GARCIA adolfo Martin
congresos y reuniones científicas
Clinical neuropsychological conceptualizations of aphasia: Perspectives from neurocognitive linguistics
GARCÍA, ADOLFO MARTÍN Y BENDER, HEIDI A.
New Orleans Hotel (Nueva Orleans, Louisiana)
Conferencia; 29th Annual National Academy of Neuropsychology Conference; 2009
National Academy of Neuropsychology (NAN)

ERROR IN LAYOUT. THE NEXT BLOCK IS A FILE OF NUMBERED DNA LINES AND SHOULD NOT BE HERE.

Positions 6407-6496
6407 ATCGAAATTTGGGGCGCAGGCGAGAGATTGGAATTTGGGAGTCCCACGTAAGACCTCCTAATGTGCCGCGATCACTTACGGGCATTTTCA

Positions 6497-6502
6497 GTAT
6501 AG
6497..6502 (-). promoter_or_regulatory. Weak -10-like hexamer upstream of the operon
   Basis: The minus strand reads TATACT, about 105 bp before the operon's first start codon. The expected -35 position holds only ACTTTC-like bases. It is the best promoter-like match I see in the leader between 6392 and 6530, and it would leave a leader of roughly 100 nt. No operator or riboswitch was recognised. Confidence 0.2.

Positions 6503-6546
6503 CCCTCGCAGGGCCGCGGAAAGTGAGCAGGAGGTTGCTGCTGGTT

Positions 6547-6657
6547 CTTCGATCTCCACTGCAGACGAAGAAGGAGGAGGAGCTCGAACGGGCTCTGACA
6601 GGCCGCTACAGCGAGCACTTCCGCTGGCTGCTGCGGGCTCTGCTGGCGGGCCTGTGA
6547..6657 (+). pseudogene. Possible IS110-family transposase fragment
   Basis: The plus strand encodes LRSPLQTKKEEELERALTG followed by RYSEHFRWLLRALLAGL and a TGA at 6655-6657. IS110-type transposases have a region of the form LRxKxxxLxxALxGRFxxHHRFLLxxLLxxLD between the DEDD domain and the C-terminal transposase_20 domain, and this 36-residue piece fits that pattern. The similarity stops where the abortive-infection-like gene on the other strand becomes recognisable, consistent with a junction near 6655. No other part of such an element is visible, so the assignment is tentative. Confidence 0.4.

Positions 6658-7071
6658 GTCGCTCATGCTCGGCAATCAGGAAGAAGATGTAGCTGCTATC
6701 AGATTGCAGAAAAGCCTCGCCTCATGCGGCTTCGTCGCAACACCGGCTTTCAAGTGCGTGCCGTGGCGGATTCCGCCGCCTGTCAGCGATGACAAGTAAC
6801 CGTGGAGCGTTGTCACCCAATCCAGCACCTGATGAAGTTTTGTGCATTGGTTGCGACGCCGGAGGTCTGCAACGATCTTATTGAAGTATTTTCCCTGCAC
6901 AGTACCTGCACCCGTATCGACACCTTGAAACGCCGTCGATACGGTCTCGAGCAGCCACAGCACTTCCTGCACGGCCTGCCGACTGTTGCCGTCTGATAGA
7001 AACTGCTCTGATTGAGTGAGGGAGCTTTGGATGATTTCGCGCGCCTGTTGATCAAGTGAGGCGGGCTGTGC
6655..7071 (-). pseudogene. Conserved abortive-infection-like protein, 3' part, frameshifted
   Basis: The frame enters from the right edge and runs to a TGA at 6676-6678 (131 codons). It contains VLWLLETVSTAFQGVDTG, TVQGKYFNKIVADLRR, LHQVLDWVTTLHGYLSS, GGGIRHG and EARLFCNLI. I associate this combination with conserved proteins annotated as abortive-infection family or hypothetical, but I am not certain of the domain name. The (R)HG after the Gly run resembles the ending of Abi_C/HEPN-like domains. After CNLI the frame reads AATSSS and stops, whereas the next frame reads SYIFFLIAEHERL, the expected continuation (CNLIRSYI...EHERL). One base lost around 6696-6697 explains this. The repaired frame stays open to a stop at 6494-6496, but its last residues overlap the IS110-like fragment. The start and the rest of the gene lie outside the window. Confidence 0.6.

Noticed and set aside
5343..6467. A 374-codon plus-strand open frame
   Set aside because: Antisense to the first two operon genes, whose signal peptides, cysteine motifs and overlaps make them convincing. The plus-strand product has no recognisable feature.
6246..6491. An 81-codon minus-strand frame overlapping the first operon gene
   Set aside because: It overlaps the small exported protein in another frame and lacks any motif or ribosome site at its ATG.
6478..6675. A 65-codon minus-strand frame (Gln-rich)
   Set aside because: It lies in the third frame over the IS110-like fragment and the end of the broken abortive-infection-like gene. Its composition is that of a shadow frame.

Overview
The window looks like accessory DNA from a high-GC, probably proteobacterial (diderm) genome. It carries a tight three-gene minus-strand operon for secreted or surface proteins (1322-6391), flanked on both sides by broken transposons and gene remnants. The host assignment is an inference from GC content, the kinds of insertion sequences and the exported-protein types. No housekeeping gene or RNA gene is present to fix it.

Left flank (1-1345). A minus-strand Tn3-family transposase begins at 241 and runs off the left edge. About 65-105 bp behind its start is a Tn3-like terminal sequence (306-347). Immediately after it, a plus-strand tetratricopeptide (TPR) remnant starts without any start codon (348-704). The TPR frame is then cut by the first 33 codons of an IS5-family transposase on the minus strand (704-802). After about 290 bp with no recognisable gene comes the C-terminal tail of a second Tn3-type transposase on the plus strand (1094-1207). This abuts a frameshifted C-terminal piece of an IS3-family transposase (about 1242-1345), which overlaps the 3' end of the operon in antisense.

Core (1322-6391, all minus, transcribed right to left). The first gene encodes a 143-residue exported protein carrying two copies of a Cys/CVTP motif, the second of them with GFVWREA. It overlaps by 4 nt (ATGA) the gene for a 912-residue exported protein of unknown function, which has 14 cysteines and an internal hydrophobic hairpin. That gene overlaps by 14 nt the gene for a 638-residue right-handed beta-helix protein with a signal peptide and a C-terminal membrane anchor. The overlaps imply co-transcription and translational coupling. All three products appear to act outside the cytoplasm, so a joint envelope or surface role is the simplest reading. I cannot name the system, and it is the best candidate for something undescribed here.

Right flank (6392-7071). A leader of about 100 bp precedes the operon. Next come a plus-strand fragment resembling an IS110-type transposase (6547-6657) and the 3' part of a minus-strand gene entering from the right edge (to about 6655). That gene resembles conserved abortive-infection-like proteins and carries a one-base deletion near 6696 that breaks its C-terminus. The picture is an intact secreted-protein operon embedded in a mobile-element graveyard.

Clinical neuropsychological conceptualizations of aphasia: Perspectives from neurocognitive linguistics. Objective: To apply tenets of neurocognitive linguistics in order to develop a more comprehensive theoretical model of aphasic syndromes. Data Selection: A review of the neurocognitive linguistics literature, which itself has roots in neuroanatomy, neuroimaging, perceptual neuroscience, neurophysiology, psychology, and cognitive science, may provide the basis for a detailed conceptualization of the structural and functional underpinnings of linguistic systems in aphasics. Data Synthesis: Specifically, Lambs neurocognitive theory (1999, 2004, 2006) offers a connectionist perspective of the localization and interaction of linguistically relevant subsystems within a general model of human cognition. This model is based upon well-established findings by Broca, Wernicke, Luria, Geschwind, Goodglass, and key investigators in the fields of neuropsychology and neurology. By drawing upon Lambs theory, we posit a unified and visually explicit theoretical model of aphasic syndromes. We aim to: (i) introduce Lambian neurocognitive linguistics as a framework for systematizing current aphasiology research; (ii) expand upon Lambs work to develop a comprehensive theoretical model of aphasia and related syndromes; and (iii) incorporate current findings from functional neuroimaging and neuroscience research supporting the newly-developed model. Conclusions: Our proposed connectionist theoretical framework, informed by Lambian neurocognitive linguistics and recent findings in the neuroanatomy and neuroimaging literature, may offer a more systematic analysis of all types of aphasia within a general view of human cognition. The model is visually explicit regarding the neurological location of relevant brain areas and their interconnecting tracts. In sum, we will utilize an interdisciplinary approach to further refine the clinical neuropsychological conceptualizations of aphasia.